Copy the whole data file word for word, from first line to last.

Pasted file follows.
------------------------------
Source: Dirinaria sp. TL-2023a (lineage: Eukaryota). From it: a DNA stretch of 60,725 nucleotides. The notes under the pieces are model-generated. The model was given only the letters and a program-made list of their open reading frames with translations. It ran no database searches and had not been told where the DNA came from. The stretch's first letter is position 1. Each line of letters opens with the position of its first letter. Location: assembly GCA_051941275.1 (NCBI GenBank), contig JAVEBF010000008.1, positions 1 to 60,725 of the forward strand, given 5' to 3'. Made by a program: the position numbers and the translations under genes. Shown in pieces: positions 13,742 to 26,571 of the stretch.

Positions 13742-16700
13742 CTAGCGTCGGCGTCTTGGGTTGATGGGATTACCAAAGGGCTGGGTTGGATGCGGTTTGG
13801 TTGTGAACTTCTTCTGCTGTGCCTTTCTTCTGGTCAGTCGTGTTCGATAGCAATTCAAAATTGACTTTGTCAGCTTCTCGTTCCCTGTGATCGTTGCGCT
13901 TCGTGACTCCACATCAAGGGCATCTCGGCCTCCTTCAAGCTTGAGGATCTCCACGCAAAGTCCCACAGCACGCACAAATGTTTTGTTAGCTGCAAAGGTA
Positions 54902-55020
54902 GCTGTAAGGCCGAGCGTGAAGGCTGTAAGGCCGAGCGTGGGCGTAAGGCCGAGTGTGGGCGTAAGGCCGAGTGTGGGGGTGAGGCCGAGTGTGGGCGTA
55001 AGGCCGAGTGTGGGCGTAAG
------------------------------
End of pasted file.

Source: Dirinaria sp. TL-2023a (lineage: Eukaryota). From it: a DNA stretch of 60,725 nucleotides. The notes under the pieces are model-generated. The model was given only the letters and a program-made list of their open reading frames with translations. It ran no database searches and had not been told where the DNA came from. The stretch's first letter is position 1. Each line of letters opens with the position of its first letter. Location: assembly GCA_051941275.1 (NCBI GenBank), contig JAVEBF010000008.1, positions 1 to 60,725 of the forward strand, given 5' to 3'. Made by a program: the position numbers and the translations under genes. Shown in pieces: positions 13,742 to 26,571 of the stretch.

Positions 13742-16700
13742 CTAGCGTCGGCGTCTTGGGTTGATGGGATTACCAAAGGGCTGGGTTGGATGCGGTTTGG
13801 TTGTGAACTTCTTCTGCTGTGCCTTTCTTCTGGTCAGTCGTGTTCGATAGCAATTCAAAATTGACTTTGTCAGCTTCTCGTTCCCTGTGATCGTTGCGCT
13901 TCGTGACTCCACATCAAGGGCATCTCGGCCTCCTTCAAGCTTGAGGATCTCCACGCAAAGTCCCACAGCACGCACAAATGTTTTGTTAGCTGCAAAGGTA
Positions 54902-55020
54902 GCTGTAAGGCCGAGCGTGAAGGCTGTAAGGCCGAGCGTGGGCGTAAGGCCGAGTGTGGGCGTAAGGCCGAGTGTGGGGGTGAGGCCGAGTGTGGGCGTA
55001 AGGCCGAGTGTGGGCGTAAG